if (color <= 255) // zone 1 { redIntensity = 255 - color; // red goes from on to off greenIntensity = color; // green goes from off to on blueIntensity = 0; // blue is always off } else if (color <= 511) // zone 2 { redIntensity = 0; // red is always off greenIntensity = 255 - (color - 256); // green on to off blueIntensity = (color - 256); // blue off to on } else // color >= 512 // zone 3 { redIntensity = (color - 512); // red off to on greenIntensity = 0; // green is always off blueIntensity = 255 - (color - 512); // blue on to off }

analogWrite(RED_PIN, redIntensity); analogWrite(BLUE_PIN, blueIntensity); analogWrite(GREEN_PIN, greenIntensity); }

Step 6: Overview of Operation

  1. Install Plant Buddy post with reservoir and the soil humidity sensor into the potted plant.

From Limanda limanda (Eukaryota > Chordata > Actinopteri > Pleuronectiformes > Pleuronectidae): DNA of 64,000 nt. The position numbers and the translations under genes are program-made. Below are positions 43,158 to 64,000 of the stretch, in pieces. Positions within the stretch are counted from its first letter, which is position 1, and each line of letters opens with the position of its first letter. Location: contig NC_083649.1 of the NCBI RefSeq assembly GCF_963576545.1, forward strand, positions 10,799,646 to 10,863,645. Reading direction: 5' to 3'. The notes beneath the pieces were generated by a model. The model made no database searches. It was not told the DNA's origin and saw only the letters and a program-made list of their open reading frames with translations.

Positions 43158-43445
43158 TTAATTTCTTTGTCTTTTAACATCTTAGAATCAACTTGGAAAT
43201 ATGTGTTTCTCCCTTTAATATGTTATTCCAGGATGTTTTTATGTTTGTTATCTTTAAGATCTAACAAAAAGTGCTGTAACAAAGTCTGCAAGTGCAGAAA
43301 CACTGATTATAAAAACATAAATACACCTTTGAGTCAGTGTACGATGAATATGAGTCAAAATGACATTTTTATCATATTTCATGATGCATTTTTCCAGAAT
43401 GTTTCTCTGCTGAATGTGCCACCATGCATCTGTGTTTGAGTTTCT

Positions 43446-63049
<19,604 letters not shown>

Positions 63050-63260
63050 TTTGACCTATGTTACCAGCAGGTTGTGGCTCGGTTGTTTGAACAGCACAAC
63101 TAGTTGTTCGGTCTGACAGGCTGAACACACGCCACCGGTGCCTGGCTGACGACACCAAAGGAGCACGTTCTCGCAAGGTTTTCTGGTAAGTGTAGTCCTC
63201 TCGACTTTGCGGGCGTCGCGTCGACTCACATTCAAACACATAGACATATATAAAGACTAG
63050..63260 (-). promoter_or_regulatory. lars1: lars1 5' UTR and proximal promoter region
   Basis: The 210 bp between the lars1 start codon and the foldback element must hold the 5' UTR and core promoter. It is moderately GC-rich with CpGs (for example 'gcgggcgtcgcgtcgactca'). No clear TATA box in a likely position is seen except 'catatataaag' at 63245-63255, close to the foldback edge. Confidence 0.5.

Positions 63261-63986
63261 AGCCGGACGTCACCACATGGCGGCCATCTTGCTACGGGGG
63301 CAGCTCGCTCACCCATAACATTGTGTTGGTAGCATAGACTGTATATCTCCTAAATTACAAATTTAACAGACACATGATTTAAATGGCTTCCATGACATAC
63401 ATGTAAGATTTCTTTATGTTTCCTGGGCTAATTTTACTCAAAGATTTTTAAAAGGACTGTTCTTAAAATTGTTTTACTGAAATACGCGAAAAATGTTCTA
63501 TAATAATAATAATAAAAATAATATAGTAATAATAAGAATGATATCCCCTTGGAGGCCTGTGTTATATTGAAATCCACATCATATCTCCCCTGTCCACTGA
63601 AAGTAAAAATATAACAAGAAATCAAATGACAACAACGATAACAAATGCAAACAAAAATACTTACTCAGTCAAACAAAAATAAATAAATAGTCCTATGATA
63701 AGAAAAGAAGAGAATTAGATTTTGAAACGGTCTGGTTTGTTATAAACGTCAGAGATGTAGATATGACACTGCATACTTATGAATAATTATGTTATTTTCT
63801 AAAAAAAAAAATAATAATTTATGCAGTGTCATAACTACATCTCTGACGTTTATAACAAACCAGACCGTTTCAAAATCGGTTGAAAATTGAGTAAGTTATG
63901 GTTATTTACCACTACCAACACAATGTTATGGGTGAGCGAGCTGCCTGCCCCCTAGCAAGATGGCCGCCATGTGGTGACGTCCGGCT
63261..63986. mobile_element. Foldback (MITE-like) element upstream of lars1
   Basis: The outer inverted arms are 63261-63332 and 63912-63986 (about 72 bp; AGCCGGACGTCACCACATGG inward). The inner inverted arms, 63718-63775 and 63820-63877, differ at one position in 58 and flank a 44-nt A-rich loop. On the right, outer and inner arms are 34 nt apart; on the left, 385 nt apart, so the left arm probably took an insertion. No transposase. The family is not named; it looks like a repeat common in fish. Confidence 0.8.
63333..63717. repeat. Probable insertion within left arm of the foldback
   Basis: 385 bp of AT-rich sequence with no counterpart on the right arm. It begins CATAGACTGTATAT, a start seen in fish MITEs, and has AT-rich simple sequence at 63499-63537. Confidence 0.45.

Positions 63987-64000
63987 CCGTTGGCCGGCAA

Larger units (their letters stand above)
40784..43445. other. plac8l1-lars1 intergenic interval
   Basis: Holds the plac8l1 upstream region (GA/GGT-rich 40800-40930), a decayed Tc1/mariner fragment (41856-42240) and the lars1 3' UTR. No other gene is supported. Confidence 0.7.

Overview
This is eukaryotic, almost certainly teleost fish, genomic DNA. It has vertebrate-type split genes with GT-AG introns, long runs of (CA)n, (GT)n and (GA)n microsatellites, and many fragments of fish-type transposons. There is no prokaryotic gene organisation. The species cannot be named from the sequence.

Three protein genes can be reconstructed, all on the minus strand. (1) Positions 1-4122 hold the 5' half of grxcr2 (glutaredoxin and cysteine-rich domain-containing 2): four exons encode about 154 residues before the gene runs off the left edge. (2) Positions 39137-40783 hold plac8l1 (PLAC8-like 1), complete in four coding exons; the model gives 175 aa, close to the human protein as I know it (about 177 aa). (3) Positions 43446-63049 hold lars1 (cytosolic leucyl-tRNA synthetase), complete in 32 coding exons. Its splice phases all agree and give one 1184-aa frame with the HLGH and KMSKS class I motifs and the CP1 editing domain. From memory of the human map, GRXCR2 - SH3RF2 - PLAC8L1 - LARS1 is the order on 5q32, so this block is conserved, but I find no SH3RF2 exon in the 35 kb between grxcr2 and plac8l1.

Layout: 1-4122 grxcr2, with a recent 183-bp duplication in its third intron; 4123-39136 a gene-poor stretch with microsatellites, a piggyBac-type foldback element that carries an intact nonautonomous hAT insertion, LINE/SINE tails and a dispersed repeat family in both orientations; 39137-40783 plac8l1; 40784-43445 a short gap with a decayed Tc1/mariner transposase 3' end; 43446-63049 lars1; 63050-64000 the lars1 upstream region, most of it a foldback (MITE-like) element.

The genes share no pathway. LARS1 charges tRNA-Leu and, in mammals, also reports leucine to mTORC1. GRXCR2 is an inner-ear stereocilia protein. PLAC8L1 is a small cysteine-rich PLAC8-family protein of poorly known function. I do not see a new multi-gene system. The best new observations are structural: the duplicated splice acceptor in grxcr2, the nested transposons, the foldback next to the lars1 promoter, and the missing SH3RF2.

2. Ensure the reservoir stop valve (the balloon) is seated completely covering the nozzle
  3. Fill reservoir with approximately 12 FL Oz of water.
  4. Turn the dispenser adjustment knob to the desired setting, using the yellow LEDs as indication of selected setting ( 1 for small plants, 2 for medium plants and 3 for large plants).
  5. Periodically check the sunlight readout LED to ensure your plant is getting the appropriate amount of sunlight (Blue - Low exposure to light. Green - Medium exposure to light, Yellow - High exposure to light)
  6. Enjoy not having to water your plant!

Step 7: Future Ideas to Make Better

It would be better if we took the light sensing a step further.  Low medium and high light plants need a different intensity of light,.  It would be better for the plants if we could change the intensity threshold of what makes the RGB LED change colors.  It would correspond to what each level would require.